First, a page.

Do you hate going to work right now? This happens to many of us because we take on a job and walk in on the first day with the intention to impart our endless college wisdom on the organization.
Your chest is puffed up, and you get ready to bulldoze. The job starts off wonderfully because you make small talk with your co-workers, superiors and (gasp) even the head boss. You complete your assignments well, and you learn everyone's name.
But, you don't see the rug under your feet get pulled out, little by little. Someone else gets a promotion. The company says it will not hire anyone new for a higher position. Your inflated optimism turns to pragmatism, and then straight-up pessimism.
You think your boss has dragged you along about a future that does not exist for you within the company. Suddenly, you will be asked the annoying question that makes you fume: Your superior starts to ask you to take shifts and tasks assigned for other people.
Still optimistic about your future, you say "yes" with a smile. After the third time, you want to scream to him or her. “No, I will not do this. It is not my position to take on the work of deadweights because it really feels to me that this will go unnoticed."
Somehow, you continue to say you'll help out, though. Why do you say that, when all you really want to say is, “No, there is no way I will bend over backwards for this crazy, low-paying internship that seems to be deadening me, while others skate by with the same benefits and less than half of the due effort?"
Your mood about the position worsens when a member of another department says, “There is a problem with this work environment, so you should speak to your advisor about that.”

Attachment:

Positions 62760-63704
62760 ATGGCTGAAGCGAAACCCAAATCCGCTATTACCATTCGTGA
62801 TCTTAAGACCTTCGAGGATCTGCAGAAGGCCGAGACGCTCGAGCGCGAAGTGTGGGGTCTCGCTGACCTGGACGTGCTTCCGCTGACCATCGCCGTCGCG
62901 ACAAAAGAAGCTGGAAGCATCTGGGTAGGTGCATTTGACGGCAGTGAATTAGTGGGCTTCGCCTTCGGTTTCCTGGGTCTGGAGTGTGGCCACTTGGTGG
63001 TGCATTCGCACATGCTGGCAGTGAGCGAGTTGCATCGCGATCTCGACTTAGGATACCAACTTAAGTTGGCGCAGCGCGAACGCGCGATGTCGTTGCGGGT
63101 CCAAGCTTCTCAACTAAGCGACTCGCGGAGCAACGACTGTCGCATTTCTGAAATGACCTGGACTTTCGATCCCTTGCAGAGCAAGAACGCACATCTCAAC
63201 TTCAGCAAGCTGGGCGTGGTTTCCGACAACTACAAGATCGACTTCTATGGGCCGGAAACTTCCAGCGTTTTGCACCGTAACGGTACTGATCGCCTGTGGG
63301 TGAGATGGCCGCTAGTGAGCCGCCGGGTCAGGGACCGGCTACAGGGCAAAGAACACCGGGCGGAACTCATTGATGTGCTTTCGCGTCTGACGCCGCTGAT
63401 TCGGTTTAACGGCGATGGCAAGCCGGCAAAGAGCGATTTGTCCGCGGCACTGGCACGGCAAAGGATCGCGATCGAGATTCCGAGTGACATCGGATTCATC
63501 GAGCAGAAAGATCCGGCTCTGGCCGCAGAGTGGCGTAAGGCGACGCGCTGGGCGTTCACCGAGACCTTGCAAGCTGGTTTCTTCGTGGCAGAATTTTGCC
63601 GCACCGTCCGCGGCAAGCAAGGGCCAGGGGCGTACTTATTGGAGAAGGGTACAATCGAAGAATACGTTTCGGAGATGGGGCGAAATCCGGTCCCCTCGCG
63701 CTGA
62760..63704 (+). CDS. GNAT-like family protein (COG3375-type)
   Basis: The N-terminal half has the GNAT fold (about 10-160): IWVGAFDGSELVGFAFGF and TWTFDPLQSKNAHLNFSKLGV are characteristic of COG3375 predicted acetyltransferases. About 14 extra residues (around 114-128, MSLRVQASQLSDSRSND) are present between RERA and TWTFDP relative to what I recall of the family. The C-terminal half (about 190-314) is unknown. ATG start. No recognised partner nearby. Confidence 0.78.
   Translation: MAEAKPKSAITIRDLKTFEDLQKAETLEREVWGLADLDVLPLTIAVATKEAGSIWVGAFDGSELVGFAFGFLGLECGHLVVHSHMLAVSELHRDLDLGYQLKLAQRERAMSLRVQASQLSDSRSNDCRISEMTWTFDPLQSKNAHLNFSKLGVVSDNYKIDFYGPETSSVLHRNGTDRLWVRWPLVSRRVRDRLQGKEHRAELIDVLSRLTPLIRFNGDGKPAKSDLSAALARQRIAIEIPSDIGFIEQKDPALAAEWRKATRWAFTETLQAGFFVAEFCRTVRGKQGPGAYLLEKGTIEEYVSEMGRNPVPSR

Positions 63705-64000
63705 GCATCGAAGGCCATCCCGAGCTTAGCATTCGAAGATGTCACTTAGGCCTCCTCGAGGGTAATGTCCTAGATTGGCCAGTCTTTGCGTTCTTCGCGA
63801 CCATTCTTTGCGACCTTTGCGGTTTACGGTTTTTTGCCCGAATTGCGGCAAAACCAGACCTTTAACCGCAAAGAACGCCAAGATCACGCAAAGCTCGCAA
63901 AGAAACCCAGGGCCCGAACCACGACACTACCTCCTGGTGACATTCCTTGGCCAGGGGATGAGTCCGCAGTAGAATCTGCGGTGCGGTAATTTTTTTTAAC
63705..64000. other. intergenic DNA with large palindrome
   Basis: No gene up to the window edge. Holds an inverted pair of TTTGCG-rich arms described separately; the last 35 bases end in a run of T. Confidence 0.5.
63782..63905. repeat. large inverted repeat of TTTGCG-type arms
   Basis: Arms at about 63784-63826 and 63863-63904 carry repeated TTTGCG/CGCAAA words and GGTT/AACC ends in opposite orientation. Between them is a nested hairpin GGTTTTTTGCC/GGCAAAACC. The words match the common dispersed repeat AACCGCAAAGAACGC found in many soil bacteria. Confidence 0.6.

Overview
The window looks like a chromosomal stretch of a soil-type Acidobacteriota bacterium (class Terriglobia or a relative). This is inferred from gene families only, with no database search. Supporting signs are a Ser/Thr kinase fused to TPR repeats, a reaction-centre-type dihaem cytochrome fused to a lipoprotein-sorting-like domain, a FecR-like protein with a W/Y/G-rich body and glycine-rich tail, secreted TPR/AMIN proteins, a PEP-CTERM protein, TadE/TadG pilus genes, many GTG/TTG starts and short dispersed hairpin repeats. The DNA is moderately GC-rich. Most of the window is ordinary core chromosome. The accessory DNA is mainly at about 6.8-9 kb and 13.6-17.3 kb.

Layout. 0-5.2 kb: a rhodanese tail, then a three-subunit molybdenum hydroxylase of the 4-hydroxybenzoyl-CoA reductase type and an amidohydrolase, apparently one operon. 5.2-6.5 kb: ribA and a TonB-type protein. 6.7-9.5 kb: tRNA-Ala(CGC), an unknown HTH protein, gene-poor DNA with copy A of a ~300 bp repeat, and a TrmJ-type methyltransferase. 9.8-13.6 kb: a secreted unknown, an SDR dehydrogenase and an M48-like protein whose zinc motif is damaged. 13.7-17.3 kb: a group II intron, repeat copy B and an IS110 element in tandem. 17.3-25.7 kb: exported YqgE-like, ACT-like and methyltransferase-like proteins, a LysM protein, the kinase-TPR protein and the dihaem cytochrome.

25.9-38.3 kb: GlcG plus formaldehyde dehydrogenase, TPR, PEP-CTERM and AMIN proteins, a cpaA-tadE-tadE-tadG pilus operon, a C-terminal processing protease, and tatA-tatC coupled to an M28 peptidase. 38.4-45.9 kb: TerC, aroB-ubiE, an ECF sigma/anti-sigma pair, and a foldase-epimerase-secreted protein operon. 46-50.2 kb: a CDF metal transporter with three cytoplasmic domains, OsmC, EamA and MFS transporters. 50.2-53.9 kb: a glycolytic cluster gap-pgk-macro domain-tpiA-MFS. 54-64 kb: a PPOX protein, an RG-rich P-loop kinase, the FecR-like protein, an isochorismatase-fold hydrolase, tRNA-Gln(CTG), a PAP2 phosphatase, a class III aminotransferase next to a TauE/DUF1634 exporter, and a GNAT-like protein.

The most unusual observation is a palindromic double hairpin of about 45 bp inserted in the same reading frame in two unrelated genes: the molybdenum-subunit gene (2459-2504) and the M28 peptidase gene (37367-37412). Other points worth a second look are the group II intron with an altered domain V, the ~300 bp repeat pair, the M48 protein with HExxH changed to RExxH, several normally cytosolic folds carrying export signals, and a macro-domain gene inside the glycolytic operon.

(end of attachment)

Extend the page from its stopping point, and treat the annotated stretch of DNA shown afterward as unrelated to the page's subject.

Someone on the outside sees it. This person sees you. You know it must be bad now.
Finally, someone in the office understands your pain. A weight is lifted off your shoulders. This person tells you you have a responsibility to your boss to tell him or her when a situation at work is really below prime.
Sadly, the process of writing a report about the issue means more time on the job. Do you want to commit that time? It may make you appear whiny. Weighing the pros and cons becomes tough.
Then, you decide there is no way this position is sustainable for you. You know everyone on your team works very hard, but maybe this shouldn't be where you devote your time.
If your job is making you this miserable, it is time to switch departments or take on a different role. Don't stay in a situation for convenience. When you wear away at yourself and don't take into account your objectives or what the work does to your quality of life and self-esteem, you could be putting yourself in a bad position a year from now, when the struggles amplify.
What's the solution? Say something.
Reach out to your boss because he or she may not realize you are suffering. Your boss may not think about your concerns because he or she wants to keep his or her head afloat. It's not all about you, and people don't want to make you miserable.
We all want the tasks to be done well, and we all want the organization to succeed. Don't be so dramatic.
Sh*t always gets crazy when people are involved because we try to do what's best, both for the company and for ourselves. Don't get worked up.
So, the next time you feel shafted by your employer, remember not to take it personally. This may mean it's time for a change. You can rock your job as long you are proactive and thoughtful about both your wants and the needs of the organization.